The Beetle has always been an iconic vehicle, but this is the first Beetle that we've really liked or would even dream of buying. You can go back (they date back to 1938) as far as you like, Herbie has never been on my "want to own" list. The original was a noisy, gutless creature with an air cooled engine that always sounded like it was about to expire, yet somehow kept on going, and going.
The new Beetle was a Rabbit in disguise, only it cost more, didn't perform as well and was nowhere near as practical. Which brings us to the 2012 VW Beetle, the best Bug of them all (hey, that's also a good name).
The cute bubble car has been replaced with a sporty creation that's a modern take on the original, similar to what BMW did with the Mini. Stretched wider and longer and with a lower roofline, this Beetle has a crouched, ready-to-bolt-out-of-the-gate posture.
Two engines are initially available, and VW's venerable 2.5-litre five-cylinder is the base power provider. This engine can generate 170 horsepower and 177 pound-feet of torque and is mated to either a five-speed manual or six-speed automatic transmission.
A step up the power ladder is a 2.0-litre turbocharged four-cylinder engine that pumps out 200 hp and 207 lb-ft of torque. Its driveline comes with an electronically controlled limited-slip differential and either a six-speed manual or a six-speed DSG dual-clutch transmission. A TDI (diesel) may also be added to the line.
The three Beetle trim lines are Comfortline, Highline and Sportline, which has the high-output 2.0-litre engine.
The well-equipped base Comfortline trim ($21,975) comes with 16-inch alloy wheels, air conditioning, heated cloth seats, 50/50 split-folding rear seats, keyless entry, power windows, three-spoke leather-wrapped steering wheel, cruise control and even heated washer nozzles and mirrors.
Highline ($24,225) puts on 17-inch alloy wheels and adds ambient lighting, chrome interior accents, eight-way driver and six-way passenger manually adjustable cloth sport seats, fog lights, pushbutton ignition and a multifunction steering wheel.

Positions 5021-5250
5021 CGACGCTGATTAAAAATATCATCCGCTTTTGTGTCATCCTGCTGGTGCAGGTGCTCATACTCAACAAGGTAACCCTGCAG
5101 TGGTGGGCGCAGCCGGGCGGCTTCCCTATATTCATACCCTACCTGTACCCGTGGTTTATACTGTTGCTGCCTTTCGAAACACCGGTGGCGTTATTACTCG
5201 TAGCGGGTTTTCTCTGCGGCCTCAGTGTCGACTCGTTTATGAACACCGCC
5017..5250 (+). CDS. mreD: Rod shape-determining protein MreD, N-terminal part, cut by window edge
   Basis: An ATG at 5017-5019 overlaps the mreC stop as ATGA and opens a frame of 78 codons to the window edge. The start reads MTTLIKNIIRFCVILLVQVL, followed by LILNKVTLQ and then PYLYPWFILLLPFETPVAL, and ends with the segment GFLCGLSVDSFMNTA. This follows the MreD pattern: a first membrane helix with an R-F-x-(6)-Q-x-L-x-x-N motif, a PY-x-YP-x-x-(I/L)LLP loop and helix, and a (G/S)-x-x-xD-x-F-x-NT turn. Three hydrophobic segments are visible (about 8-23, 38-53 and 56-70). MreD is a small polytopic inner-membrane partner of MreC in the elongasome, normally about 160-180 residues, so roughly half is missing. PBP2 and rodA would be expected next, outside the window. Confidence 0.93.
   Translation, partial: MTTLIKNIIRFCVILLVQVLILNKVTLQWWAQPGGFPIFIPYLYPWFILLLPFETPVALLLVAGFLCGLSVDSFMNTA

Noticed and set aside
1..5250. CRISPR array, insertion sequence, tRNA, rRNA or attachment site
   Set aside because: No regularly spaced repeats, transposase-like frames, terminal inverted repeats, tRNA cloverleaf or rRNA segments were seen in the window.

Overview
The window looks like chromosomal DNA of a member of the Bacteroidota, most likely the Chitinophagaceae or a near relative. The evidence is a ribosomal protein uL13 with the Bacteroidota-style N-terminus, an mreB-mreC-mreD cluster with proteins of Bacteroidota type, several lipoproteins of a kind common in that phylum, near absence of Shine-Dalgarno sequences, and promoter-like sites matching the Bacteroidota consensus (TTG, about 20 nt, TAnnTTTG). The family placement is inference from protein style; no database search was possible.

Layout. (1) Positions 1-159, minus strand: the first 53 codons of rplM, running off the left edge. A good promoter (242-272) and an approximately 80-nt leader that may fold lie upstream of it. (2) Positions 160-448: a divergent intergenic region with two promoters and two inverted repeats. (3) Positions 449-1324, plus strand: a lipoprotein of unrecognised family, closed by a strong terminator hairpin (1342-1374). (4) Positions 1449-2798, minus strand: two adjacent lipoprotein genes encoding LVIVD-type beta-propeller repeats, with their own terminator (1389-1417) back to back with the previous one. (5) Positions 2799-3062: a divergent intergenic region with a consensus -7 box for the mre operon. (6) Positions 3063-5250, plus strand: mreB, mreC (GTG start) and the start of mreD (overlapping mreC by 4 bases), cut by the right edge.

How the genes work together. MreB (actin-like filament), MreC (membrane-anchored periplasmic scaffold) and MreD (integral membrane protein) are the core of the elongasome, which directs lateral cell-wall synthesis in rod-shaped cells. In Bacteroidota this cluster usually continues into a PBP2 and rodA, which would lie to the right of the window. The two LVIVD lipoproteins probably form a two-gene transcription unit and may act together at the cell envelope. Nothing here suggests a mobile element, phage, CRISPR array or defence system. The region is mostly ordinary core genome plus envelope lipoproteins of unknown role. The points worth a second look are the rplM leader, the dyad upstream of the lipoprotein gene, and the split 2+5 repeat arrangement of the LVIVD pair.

Even bigger 18-inch alloy wheels come with Sportline ($29,025) which also includes leather seats, alloy sport pedals, red brake calipers, dual exhaust, black exterior accents, black mirrors, a multilink rear sport suspension and a rear spoiler.
Standard safety features include electronic stability control, and side airbags are provided for both front and rear passengers.
I loved the easy entry features on my test Beetle. A hand on the door handle releases the locks and a push-button engine start feature also greets the driver. If you've got rear passengers, there's a top-of-seatback release latch on the front seat, which folds and slides forward out of way in one slick movement. Driver comfort features include a tilt and telescopic steering wheel, and manual settings for seat include height, which makes the Beetle very suited to the taller than average. Headroom for rear occupants is also very good, but legroom is limited.
Our Beetle came with the 2.5-litre engine, which is also available in Golf and Jetta models. It's a good engine that's been around for a long time and was recently updated to make it easier on gas. Its performance is also good, particularly at low engine speeds and compares well with any base engine in the compact car class.
The Tiptronic automatic is another piece of tried and tested VW machinery. In manual mode, however, there's no indication of the engaged gear showing on the instrument panel, which is a little odd.
Steering is on the light side, but has a precise feel and very good direction stability, typical of most VW models. Also commendable are the Beetle's large outsize side mirrors.
The 2012 Volkswagen Beetle is the best Beetle _ ever!